Ekweremadu canvasses restructuring of federal character principle
Says policy currently abused
Senator Ike Ekweremadu, deputy president of the Senate, has requested a change of the use of the federal character principle in public sector recruitments as a precondition for the progress of the country.
According to him, “The present application of the federal character principle has compromised the integrity of recruitment in the federal public service thereby bungling the objective of the principle.”
In his new book due for public presentation later this month, the senator said the fears of marginalisation that have suppressed meritocracy in the recruitments into the public service have remained tenuous as qualified Nigerians could be found in every part of the country.
In the book titled ‘Who will love my country: Ideas of building the Nigeria of our dreams’, Ekweremadu argued that champions of federal character have rather used the principle to improve mostly their folks to the detriment of the larger population in their own ethnic groups.
Although he acknowledged that federal character had played an important role in fostering national unity and promoting cross-cultural interactions, he asserted that it has over time been abused and exploited to put mediocrity at the expense of merit in the leadership recruitment process.
His said: “The reality is that federal character, like any human enterprise, has been abused and exploited and is in dire need of reform. Regrettably, federal character has become a euphemism for recruiting unqualified people into the public service. Those who engage in this conduct wittingly or unwittingly increase the polarisation of Nigeria along ethnic lines by redefining federal character to include hiring unqualified and clearly unsuitable people just because of their ethnic origin.”
Ekweremadu said he was troubled by any attempt to staff the public service with people hired, not for their talent or qualifications as it has provoked fears that employment standards have been recalibrated to shortchange the system.
These employees, he argued decreased productivity, weakened the nation’s public service, and ultimately render it inefficient.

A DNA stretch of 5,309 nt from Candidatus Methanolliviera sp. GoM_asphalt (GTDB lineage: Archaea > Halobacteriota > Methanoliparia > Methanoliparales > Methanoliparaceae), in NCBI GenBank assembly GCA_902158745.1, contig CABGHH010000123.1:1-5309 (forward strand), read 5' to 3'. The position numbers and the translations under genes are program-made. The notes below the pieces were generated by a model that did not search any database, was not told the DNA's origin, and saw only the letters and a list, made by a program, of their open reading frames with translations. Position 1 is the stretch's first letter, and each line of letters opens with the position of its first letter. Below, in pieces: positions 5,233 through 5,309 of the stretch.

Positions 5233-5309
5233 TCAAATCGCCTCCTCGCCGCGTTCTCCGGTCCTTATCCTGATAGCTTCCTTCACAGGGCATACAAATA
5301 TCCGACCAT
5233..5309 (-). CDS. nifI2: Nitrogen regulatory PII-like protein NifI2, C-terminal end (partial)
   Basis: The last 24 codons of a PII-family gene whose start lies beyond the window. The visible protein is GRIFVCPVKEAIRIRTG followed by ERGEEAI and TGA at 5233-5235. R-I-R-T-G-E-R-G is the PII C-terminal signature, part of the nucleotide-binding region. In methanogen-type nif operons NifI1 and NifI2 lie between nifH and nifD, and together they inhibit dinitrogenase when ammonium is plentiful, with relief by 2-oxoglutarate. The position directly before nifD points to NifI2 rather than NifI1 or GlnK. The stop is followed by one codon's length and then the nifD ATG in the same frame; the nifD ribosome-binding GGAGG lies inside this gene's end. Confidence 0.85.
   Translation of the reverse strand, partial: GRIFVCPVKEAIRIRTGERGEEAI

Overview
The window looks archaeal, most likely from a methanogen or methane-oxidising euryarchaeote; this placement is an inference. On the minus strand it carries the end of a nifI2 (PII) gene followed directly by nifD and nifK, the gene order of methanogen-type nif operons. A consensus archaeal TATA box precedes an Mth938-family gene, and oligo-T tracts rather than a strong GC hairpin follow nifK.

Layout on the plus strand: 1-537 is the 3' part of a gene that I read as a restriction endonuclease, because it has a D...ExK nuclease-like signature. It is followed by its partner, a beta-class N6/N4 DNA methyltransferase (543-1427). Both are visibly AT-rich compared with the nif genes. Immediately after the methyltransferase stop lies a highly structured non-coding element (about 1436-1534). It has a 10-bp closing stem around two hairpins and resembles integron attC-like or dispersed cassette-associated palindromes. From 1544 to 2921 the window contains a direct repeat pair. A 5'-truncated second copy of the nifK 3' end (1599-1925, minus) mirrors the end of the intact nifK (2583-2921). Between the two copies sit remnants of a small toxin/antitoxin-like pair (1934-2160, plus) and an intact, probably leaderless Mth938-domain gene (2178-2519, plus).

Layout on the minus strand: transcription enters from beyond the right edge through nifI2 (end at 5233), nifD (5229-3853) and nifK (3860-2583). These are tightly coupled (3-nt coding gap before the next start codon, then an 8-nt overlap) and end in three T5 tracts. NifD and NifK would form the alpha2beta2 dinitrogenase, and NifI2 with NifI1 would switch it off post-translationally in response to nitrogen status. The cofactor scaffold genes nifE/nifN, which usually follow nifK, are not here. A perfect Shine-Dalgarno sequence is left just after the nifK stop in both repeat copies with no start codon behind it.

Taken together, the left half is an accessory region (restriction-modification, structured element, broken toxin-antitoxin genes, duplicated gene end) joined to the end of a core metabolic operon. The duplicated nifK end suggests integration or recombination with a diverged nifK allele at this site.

He said that federal character was designed to ensure that particular ethnic groups to the exclusion of others do not disproportionately occupy government jobs and positions, but lamented that the employment has been distorted by patronage, nepotism, or tribalism.
“Federal character, as currently administered, risks undermining the integrity of recruitment in the federal public service; we must re-examine the way it is administered. Ethnicity is a reality in Nigeria, and people would have to be irrational or willfully blind not to care about it.
But we must understand that federal character does not mandate ignoring or even lowering recruitment requirements to accommodate any ethnic or geographical zone,” he stated.
The deputy president of the Senate cautioned that using federal character, as a euphemism for recruiting incompetent and ill-qualified relatives and cronies was “a recipe for political instability, economic stagnation, and failure.”
He urged that the disturbing and counterproductive prioritisation of ethnic background over competence must be addressed for Nigeria to move forward as a democratic nation.
Furthermore, he said: “The federal public service will undergo a transformation if we commit to excellence and make concerted efforts to search geographical zones for those with the best qualifications for openings in the public service.
“Some people will be reluctant to support efforts to enthrone meritocracy as the operating philosophy of the federal public service. In fact, they will resist this precisely from fear that meritocracy will be used to exclude their people from public service. The fear is baseless. I believe that competent and qualified people in all fields of human endeavour exist in virtually all segments of the country. The problem is that most people are unwilling to look beyond an immediate circle of cronies, friends, and relatives to find them.”